Google and Partner Offer Home Energy Management Without Smart Meters
By: SGN Staff
Google and Energy Inc. have partnered to provide a home power-measuring device that works with Google's energy management software to give homeowners detailed information about their power consumption that can help them monitor and reduce energy consumption.
Google earlier this year unveiled its PowerMeter Web tool that allows homeowners to monitor their energy consumption. But the PowerMeter required a utility-installed smart meter to work. While the intelligent meters capable of providing frequent and detailed energy use information are being rolled out by the millions, relatively few American homes now have them.
But Google's PowerMeter and Energy Inc.'s TED 5000 (The Energy Detective) work together without the need for a smart meter. Homeowners can monitor their energy use from a Web browser or smart phone equipped with iGoogle. The information provided includes real-time energy use and approximate cost, trends and comparisons to previous use.
Google, which has been making aggressive forays into Smart Grid technology, provides the software free of charge. The Energy Inc. device, which runs with Google's software, costs roughly $200. However, most consumers probably will be reluctant to install the TED 5000 themselves because it requires removing the cover of the home electrical panel, which is generally best left to an electrician.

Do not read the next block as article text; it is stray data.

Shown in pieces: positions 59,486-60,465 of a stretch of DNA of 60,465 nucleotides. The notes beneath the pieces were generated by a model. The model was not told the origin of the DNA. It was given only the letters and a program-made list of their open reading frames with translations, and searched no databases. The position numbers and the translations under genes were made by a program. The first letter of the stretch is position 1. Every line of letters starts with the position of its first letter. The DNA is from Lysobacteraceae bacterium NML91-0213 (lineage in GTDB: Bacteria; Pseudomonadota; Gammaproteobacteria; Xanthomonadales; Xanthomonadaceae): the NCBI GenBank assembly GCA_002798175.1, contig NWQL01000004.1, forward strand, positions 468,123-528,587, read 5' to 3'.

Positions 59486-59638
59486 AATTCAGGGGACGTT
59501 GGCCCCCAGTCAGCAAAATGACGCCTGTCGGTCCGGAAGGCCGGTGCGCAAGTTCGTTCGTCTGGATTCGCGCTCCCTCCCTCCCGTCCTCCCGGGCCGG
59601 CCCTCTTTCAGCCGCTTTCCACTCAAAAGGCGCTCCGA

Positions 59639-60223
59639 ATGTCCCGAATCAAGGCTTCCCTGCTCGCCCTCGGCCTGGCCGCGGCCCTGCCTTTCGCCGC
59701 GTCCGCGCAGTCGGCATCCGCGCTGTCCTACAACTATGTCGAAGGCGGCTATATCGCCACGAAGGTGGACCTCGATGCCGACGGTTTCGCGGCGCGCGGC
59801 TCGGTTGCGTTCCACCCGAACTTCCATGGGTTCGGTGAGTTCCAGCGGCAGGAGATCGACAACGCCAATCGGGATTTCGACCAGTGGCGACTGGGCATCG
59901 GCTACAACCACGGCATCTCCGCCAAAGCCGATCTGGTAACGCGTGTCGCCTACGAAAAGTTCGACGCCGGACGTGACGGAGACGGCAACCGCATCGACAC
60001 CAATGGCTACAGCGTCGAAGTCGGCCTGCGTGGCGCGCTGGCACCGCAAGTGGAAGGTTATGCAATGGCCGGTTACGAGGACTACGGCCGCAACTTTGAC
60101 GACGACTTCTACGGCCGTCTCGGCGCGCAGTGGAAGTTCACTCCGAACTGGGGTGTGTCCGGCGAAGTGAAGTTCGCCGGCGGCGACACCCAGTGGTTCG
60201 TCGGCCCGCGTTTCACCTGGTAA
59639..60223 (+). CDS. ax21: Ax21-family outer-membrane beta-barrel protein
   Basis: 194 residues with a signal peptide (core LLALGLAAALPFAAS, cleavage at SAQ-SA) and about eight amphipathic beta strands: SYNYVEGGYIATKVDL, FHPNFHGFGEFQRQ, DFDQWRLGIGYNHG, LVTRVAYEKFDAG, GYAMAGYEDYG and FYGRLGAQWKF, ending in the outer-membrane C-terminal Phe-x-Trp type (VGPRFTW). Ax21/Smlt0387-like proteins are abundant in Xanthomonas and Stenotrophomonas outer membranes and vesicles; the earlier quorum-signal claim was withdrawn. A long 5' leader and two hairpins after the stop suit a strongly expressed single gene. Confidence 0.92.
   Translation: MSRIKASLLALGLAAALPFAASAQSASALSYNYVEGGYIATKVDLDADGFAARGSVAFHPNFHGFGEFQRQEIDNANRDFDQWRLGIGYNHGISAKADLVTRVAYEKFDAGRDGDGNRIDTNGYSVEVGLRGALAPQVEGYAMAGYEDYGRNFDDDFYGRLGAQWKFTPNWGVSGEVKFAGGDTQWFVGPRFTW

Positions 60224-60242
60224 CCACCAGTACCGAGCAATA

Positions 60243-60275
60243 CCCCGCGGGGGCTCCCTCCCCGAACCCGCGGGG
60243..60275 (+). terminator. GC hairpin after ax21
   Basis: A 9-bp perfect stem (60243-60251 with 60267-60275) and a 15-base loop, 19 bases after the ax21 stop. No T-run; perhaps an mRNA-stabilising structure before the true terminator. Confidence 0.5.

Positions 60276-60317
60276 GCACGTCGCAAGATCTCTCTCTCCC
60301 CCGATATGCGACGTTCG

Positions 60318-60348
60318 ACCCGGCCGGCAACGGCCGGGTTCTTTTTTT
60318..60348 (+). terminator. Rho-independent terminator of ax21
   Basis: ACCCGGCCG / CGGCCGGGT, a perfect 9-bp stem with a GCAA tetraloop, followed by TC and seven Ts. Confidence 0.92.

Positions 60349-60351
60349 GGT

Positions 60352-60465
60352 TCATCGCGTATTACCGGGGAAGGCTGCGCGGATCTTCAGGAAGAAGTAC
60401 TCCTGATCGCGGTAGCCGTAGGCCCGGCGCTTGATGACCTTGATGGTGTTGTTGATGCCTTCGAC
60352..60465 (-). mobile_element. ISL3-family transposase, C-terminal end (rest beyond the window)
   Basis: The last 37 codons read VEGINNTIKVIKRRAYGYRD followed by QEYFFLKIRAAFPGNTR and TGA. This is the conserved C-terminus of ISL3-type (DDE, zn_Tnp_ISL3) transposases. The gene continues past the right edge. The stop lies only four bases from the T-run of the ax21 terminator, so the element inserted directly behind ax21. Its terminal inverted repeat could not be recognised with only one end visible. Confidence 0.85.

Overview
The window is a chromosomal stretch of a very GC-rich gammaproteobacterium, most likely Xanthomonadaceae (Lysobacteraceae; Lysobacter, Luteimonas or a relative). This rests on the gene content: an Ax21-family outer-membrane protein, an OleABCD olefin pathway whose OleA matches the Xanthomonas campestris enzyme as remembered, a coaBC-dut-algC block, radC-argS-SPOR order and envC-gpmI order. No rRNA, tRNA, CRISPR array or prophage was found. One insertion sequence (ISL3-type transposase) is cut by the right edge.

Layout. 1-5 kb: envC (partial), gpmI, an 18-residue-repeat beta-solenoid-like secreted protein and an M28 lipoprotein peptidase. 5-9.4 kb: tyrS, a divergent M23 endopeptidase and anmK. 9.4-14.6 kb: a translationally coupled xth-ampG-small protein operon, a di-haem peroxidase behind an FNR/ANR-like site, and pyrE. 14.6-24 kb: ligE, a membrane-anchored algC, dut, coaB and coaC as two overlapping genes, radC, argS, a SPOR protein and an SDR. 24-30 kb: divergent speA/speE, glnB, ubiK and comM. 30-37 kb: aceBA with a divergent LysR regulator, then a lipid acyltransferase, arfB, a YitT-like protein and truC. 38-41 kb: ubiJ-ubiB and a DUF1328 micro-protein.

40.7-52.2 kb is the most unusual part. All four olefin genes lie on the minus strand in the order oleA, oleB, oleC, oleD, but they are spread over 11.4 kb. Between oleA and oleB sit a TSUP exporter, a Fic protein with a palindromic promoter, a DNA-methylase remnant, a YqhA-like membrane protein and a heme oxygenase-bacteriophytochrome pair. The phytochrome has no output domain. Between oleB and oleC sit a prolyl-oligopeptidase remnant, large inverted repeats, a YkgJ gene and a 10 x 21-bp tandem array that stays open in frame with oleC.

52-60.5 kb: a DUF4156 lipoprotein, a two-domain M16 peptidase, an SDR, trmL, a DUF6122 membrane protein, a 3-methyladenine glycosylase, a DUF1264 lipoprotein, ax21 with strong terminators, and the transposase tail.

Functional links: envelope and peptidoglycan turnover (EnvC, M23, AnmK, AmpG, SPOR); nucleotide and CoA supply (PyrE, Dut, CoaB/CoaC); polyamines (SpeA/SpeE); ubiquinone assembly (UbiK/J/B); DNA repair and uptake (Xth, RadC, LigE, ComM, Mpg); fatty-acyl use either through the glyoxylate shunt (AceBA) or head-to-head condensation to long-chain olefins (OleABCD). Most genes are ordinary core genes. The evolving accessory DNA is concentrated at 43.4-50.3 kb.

This is only one of Google's ventures in Smart Grid technology. While well-known for its overwhelmingly popular search engine and Internet advertising, it also is working to develop software to link hybrid vehicles to the electric grid and mirror technology that is intended to cut the cost of solar thermal plant construction.
Quick Take: Many traditional Smart Grid technology companies have discounted Google's early energy efforts. It's true the company is not yet breaking any real ground. But they may be overlooking the fact that Google has, for all practical purposes, unlimited funds. The Google Smart Grid strategy? They will give things away to consumers, to utilities and to Smart Grid technology companies until they get critical mass. Then they will monetize based on what they have learned about customers with ads that they can target with eerie precision. Someday in the not-too-distant future Google will know not just every search term you've ever typed in, not just every Web site you've ever visited, not just every item you've ever purchased online - but also when you stayed home for work, when you had visitors and when you go to bed every night, based on simple observation and extrapolation of your energy consumption.
Google’s energy initiative article by Reuters
Smart Grid and Consumers commentary from SGN